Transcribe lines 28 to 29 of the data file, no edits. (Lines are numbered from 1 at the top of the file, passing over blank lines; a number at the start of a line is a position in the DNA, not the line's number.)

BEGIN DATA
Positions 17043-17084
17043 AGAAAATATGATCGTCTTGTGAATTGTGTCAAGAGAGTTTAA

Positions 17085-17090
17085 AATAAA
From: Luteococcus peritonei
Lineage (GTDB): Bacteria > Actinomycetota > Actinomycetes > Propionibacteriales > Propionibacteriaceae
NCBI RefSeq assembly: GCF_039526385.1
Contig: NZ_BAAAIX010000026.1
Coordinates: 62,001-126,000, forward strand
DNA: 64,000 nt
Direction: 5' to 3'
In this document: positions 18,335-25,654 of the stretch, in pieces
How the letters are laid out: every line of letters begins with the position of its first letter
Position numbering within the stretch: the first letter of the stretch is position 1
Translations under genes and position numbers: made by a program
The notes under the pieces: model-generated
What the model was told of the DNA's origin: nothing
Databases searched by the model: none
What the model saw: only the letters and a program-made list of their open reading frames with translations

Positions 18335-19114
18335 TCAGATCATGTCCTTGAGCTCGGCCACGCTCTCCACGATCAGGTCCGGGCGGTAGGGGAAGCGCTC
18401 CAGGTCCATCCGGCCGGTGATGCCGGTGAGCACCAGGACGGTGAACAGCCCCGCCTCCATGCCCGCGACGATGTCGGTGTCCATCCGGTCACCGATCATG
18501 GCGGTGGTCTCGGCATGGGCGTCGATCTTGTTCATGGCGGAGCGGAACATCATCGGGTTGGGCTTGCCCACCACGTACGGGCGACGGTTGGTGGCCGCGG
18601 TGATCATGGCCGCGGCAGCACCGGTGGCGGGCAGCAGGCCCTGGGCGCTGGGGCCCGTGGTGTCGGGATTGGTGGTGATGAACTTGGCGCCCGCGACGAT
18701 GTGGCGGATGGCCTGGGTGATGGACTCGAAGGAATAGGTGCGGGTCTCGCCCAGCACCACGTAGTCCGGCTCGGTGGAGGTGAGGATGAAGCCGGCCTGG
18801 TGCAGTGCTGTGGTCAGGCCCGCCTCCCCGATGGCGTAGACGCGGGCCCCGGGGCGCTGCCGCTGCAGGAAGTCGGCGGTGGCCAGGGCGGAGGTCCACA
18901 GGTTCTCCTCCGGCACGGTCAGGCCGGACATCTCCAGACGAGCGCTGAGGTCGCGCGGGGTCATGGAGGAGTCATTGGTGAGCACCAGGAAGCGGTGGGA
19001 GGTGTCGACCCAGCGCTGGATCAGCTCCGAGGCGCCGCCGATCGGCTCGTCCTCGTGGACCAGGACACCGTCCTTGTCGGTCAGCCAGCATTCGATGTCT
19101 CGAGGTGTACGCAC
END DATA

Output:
19001 GGTGTCGACCCAGCGCTGGATCAGCTCCGAGGCGCCGCCGATCGGCTCGTCCTCGTGGACCAGGACACCGTCCTTGTCGGTCAGCCAGCATTCGATGTCT
19101 CGAGGTGTACGCAC